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White House presses Iraq to block Iranian aid to Syria

 Baghdad must step up its efforts to block Iranian shipments of weapons and aid moving through Iraqi airspace to Syrian forces loyal to embattled President Bashar Assad, the White House said Wednesday. 

"We would like [Iraq] to do more" to rein in or cut off Syrian supply lines running from Tehran, a senior administration official told reporters. 

Specifically, the Obama administration is pressuring Iraqi Prime Minister Nouri al-Maliki to focus on patrolling the air routes used by Iranian forces to smuggle arms and supplies into Syria. 

Iranian supply routes, along with the growing al Qaeda threat in Iraq and Syria, is at the top of the agenda for Maliki's visit to Washington this week. 

The Iraqi delegation met with Vice President Joe BidenJoseph (Joe) Robinette BidenBiden says he would advise Trump against Mueller interview Biden on Trump's 'treason' comments: 'He's a joke' Joe Kennedy: Biden likely would have defeated Trump MORE Wednesday morning, and will meet with congressional leaders later in the day. 

The White House and Congress have repeatedly voiced their concerns over Iraq's ability to block Iranian aid shipments since the beginning of the Syrian civil war three years ago.

"We are greatly disturbed that as the international community works to bring peace to Syria, the Iraqi government is not doing everything in its power to prevent the slaughter of thousands of innocent civilians," Reps. Ted Deutch (D-Fla.) and Tom CottonThomas (Tom) Bryant CottonThis week: Trump delivers State of the Union amid immigration fight Ingraham: White House yanked immigration plan defense from show After shutdown surrender, why should progressives ever trust Chuck Schumer again? MORE (R-Ark.) wrote in a letter to Maliki in March. 

On Tuesday, Sen. John McCainJohn Sidney McCainMcConnell: 'Whoever gets to 60 wins' on immigration Meghan McCain: Melania is 'my favorite Trump, by far' Kelly says Trump not likely to extend DACA deadline MORE (R-Ariz.) along with Senate Armed Services Committee chief Carl LevinCarl Milton LevinThe Hill's 12:30 Report Congress needs bipartisanship to fully investigate Russian influence Congress: The sleeping watchdog MORE (D-Mich.), ranking member Jim InhofeJames (Jim) Mountain InhofeRepublican agenda clouded by division Overnight Regulation: Dems go on attack during EPA chief's hearing | Mnuchin promises more Russia sanctions | Regulators subpoena major bitcoin exchange | New lawsuit over FDA e-cig rule Dems go on the attack during EPA chief's hearing MORE (R-Okla.) rasied the issue again in a letter to President Obama, ahead of Maliki's visit to Washington.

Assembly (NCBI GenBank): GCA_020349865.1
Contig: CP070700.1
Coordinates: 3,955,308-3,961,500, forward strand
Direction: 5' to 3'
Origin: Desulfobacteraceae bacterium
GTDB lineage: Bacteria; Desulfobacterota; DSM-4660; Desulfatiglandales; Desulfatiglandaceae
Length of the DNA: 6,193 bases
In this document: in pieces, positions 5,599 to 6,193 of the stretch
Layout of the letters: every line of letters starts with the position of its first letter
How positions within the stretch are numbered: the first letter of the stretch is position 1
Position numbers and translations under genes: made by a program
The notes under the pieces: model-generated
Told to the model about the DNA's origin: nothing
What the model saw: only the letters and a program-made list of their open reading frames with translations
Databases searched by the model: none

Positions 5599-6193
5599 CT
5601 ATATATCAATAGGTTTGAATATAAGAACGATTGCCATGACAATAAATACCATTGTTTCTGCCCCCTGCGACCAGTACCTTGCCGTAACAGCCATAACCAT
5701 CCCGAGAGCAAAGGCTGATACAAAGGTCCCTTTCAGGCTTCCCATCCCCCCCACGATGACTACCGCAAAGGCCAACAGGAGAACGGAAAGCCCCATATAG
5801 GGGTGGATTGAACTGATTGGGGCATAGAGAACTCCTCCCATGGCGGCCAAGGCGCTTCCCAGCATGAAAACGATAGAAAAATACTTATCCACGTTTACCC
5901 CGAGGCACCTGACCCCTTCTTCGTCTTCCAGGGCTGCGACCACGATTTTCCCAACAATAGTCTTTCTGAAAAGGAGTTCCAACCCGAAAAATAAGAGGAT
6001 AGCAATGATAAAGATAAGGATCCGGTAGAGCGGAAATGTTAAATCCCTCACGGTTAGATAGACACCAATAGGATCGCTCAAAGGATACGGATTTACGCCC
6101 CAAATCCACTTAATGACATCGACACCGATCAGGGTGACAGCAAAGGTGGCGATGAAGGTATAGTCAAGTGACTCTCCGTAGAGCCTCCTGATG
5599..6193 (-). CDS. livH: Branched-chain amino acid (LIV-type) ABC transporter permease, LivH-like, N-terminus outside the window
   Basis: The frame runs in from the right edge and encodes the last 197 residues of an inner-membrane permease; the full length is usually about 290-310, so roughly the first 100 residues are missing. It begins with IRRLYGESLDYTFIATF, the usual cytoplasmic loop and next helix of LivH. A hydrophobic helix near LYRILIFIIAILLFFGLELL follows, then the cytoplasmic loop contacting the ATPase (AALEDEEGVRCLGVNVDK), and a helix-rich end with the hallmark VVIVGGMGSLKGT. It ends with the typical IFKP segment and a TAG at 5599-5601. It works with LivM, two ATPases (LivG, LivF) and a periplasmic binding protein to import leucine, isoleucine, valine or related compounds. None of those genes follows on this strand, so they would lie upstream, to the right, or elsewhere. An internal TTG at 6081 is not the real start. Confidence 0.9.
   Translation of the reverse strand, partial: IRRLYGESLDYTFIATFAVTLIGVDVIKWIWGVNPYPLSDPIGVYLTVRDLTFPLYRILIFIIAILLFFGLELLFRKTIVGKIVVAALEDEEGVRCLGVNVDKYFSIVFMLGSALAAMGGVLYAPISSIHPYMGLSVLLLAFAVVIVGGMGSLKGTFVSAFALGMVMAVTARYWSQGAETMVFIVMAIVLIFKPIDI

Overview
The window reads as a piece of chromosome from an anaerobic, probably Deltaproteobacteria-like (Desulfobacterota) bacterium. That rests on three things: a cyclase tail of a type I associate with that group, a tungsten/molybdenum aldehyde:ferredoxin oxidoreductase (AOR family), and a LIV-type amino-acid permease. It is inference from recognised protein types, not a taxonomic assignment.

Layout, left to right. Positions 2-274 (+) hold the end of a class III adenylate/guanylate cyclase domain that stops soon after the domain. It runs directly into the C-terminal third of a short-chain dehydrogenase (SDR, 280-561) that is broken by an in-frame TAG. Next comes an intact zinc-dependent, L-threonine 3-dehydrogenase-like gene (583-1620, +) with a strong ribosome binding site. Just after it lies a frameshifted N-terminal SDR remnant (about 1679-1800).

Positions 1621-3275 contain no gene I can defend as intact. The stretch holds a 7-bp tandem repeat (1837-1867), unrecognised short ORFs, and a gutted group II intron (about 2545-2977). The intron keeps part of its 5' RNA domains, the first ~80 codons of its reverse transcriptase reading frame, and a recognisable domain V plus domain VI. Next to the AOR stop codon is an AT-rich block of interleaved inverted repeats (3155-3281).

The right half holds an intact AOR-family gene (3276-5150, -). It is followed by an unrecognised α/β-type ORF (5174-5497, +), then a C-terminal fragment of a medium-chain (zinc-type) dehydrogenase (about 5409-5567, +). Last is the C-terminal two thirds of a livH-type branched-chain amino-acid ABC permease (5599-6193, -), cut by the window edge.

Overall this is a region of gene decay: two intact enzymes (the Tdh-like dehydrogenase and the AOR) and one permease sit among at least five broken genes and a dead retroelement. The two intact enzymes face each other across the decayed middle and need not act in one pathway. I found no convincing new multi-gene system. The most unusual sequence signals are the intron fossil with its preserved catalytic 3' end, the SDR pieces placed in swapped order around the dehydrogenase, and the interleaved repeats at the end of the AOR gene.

"We urge you to make clear to Prime Minister Maliki that the extent of Iran’s malign influence in the Iraqi government is a serious problem in our bilateral relationship, especially for the Congress," according to the letter. 

Senate Foreign Relations heads Sens. Robert MenendezRobert (Bob) MenendezJustice Dept intends to re-try Menendez in corruption case DACA is neither bipartisan nor in America's interest Senate DACA deal picks up GOP supporters MORE (D-NJ) and Bob CorkerRobert (Bob) Phillips CorkerPentagon: War in Afghanistan will cost billion in 2018 K.T. McFarland officially withdrawn as nominee for ambassador K.T. McFarland withdraws as nominee for ambassador MORE (R-Tenn.) also co-signed the letter. 

That said, "policing this is extremely difficult . . . [and] its really an ongoing effort" between Washington and Iraq to shut those supply lines down, the White House official said. 

During the bloodiest days of the Iraq War, U.S. and coalition forces were unable to block similar weapons and supplies shipments from Iran to insurgent groups inside the country. 

For its part, Maliki's government argues it does not have the airpower necessary to ward off the Iranian air shipments. 

To that end, Maliki told reporters in Baghdad he will press the White House to accelerate sales of F-16 warplanes and possible sales of unmanned aircraft to Iraq. 

Washington and Baghdad inked a deal in August to provide Iraq's nascent military with the American jets. 

Without those air assets, Baghdad claims its airspace will remain indefensible to Iranian supplies and support.